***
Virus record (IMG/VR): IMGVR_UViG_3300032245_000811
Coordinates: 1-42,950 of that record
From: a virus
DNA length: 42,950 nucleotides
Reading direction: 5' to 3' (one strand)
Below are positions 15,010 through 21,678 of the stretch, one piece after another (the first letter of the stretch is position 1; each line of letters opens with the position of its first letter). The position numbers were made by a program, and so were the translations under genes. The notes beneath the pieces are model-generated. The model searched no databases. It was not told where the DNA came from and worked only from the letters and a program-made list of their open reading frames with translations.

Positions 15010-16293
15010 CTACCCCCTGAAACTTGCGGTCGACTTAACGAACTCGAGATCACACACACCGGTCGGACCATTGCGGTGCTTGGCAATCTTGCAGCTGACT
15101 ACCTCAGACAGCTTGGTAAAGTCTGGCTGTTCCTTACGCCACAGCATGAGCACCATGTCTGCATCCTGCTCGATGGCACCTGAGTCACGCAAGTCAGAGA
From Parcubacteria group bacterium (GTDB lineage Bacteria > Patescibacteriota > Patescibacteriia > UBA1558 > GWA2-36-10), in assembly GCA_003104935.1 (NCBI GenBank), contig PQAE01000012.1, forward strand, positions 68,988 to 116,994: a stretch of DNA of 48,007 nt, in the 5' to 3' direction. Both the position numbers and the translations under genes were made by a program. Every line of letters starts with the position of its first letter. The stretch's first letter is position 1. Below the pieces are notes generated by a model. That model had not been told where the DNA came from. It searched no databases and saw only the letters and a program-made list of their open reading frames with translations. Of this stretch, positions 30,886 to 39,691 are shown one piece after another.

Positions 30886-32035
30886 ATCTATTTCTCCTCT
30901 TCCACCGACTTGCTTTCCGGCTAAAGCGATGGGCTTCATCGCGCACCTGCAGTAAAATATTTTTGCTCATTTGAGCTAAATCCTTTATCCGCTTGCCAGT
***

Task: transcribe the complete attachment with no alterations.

Virus record (IMG/VR): IMGVR_UViG_3300032245_000811
Coordinates: 1-42,950 of that record
From: a virus
DNA length: 42,950 nucleotides
Reading direction: 5' to 3' (one strand)
Below are positions 15,010 through 21,678 of the stretch, one piece after another (the first letter of the stretch is position 1; each line of letters opens with the position of its first letter). The position numbers were made by a program, and so were the translations under genes. The notes beneath the pieces are model-generated. The model searched no databases. It was not told where the DNA came from and worked only from the letters and a program-made list of their open reading frames with translations.

Positions 15010-16293
15010 CTACCCCCTGAAACTTGCGGTCGACTTAACGAACTCGAGATCACACACACCGGTCGGACCATTGCGGTGCTTGGCAATCTTGCAGCTGACT
15101 ACCTCAGACAGCTTGGTAAAGTCTGGCTGTTCCTTACGCCACAGCATGAGCACCATGTCTGCATCCTGCTCGATGGCACCTGAGTCACGCAAGTCAGAGA
From Parcubacteria group bacterium (GTDB lineage Bacteria > Patescibacteriota > Patescibacteriia > UBA1558 > GWA2-36-10), in assembly GCA_003104935.1 (NCBI GenBank), contig PQAE01000012.1, forward strand, positions 68,988 to 116,994: a stretch of DNA of 48,007 nt, in the 5' to 3' direction. Both the position numbers and the translations under genes were made by a program. Every line of letters starts with the position of its first letter. The stretch's first letter is position 1. Below the pieces are notes generated by a model. That model had not been told where the DNA came from. It searched no databases and saw only the letters and a program-made list of their open reading frames with translations. Of this stretch, positions 30,886 to 39,691 are shown one piece after another.

Positions 30886-32035
30886 ATCTATTTCTCCTCT
30901 TCCACCGACTTGCTTTCCGGCTAAAGCGATGGGCTTCATCGCGCACCTGCAGTAAAATATTTTTGCTCATTTGAGCTAAATCCTTTATCCGCTTGCCAGT